Irish Rivals Jostle for Position as Kenny Weighs His Exit

  • Ireland’s prime minister set to announce plans to step down
  • Successor seen likely to follow Kenny’s economic policies

Leo Varadkar, the gay son of an Indian immigrant, moved into the favorite’s slot to become Ireland’s next prime minister, as candidates to replace Enda Kenny prepared for a leadership race.

Social Protection Minister Varadkar, 38, is best placed to succeed Kenny as leader of Fine Gael, ahead of Housing Minister Simon Coveney, bookmaker Paddy Power Betfair Plc said. He carries odds of 4/11 to be the next leader, meaning a successful 11-euro ($11.55) bet would return winnings of 4 euro. Kenny told a party meeting in Dublin on Wednesday that he will deal with the leadership question after St. Patrick’s Day, on March 17, Irish media reported.

While Kenny has always said he won’t lead his party into the next election, his departure may be hastened by the government’s inept handling of a controversy around whistle-blowers in the country’s police force. His successor will probably follow Kenny’s path of gradually cutting taxes, reducing the fiscal deficit and focusing on overseas investment as Brexit threatens to derail Ireland’s recovery.

Political uncertainty over the succession has hit Irish government debt, “but nothing like France or Italy,” said Alan McQuaid, an economist at Merrion Capital in Dublin. “At the end of the day, the chances of anti-establishment parties coming to power in Ireland remains slim at this juncture.”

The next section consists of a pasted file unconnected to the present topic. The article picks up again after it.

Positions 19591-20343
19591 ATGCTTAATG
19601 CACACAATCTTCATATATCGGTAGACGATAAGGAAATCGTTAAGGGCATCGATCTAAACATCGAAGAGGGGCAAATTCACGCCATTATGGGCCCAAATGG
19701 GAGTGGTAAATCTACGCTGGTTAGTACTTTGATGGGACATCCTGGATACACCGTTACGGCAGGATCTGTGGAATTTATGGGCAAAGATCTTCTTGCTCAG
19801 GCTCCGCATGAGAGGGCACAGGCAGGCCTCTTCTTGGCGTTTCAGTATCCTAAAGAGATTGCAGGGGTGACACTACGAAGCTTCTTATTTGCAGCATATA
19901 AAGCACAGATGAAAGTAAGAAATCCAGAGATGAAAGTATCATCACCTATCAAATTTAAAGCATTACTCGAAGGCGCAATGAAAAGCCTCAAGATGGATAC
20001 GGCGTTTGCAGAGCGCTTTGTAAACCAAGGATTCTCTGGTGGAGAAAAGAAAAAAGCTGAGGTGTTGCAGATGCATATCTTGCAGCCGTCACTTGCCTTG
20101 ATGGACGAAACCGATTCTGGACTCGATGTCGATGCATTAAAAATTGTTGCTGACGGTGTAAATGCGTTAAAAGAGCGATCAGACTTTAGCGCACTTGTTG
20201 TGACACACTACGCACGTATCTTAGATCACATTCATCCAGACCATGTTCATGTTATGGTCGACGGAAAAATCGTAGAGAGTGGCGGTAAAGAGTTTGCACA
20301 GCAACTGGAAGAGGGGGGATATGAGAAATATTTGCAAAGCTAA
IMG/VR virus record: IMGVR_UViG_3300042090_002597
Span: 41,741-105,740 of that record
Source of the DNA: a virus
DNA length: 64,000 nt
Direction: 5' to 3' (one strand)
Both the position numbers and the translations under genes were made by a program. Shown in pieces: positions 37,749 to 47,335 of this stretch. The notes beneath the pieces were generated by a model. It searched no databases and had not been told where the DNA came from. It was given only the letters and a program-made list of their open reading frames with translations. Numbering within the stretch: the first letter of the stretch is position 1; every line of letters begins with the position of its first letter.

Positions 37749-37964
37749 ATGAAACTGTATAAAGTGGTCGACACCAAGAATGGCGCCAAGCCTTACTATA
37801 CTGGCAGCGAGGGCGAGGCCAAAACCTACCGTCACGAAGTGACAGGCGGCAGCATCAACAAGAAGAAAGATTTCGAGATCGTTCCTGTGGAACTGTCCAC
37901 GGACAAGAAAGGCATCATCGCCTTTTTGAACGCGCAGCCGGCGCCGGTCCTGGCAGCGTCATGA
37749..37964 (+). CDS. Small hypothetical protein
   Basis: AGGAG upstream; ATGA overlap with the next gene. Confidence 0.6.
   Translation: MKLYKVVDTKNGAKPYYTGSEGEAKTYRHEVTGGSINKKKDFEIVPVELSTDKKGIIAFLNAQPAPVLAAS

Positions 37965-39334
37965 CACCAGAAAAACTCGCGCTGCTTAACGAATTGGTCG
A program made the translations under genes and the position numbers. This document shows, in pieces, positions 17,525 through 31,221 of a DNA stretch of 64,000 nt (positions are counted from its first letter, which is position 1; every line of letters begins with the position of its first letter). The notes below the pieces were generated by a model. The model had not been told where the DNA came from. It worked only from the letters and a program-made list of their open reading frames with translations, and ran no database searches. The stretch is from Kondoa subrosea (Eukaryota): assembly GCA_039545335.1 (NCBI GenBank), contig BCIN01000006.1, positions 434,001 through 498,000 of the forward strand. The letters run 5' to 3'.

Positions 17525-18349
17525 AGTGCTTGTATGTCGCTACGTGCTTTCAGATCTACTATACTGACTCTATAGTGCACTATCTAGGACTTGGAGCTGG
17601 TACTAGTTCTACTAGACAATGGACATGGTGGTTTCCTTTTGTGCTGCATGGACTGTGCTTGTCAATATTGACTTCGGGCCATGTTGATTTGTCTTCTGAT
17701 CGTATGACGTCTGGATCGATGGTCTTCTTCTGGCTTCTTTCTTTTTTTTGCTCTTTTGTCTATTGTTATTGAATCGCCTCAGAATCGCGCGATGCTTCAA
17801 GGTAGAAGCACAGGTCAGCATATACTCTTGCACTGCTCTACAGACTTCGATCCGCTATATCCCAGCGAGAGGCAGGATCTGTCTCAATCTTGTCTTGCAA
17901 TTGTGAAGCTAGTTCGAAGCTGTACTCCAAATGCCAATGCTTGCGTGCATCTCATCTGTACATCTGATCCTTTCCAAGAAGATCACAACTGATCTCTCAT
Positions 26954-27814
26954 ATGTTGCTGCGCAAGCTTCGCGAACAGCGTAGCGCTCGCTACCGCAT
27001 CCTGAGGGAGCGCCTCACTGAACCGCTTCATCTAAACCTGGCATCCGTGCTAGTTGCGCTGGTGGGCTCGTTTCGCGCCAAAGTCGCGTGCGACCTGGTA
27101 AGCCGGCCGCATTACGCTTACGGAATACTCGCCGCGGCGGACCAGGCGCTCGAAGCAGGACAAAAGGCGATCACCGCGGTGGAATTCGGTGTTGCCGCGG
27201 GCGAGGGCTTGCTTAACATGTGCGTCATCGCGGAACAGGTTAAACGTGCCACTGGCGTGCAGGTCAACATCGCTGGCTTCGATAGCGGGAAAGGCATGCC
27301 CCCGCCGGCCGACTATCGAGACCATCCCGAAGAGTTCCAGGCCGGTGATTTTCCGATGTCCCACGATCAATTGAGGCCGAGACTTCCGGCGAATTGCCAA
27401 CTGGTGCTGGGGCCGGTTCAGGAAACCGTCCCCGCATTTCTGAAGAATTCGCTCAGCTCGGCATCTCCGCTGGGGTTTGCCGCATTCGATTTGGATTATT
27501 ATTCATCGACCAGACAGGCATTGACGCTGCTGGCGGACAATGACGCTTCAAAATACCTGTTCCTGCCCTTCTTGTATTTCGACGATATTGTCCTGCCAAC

The yield on France’s benchmark 10-year bonds rose above lower-rated Ireland’s on Tuesday after polls showed the anti-euro Marine Le Pen was gaining ground on her rivals.

The election of the openly-gay Varadkar would be a generational and social change for the nation. Ireland, which voted to recognize same-sex marriage in 2015, was among the last European Union members to decriminalize homosexual activity and lawmakers are still grappling with how to legislate for abortion.

Varadkar, a qualified doctor and former health minister, is likely to face competition for Kenny’s job. Coveney, who is rated as a 2/1 shot, has already indicated he will stand for the role, while Health Minister Simon Harris and Justice Minister Frances Fitzgerald are also weighing a run.

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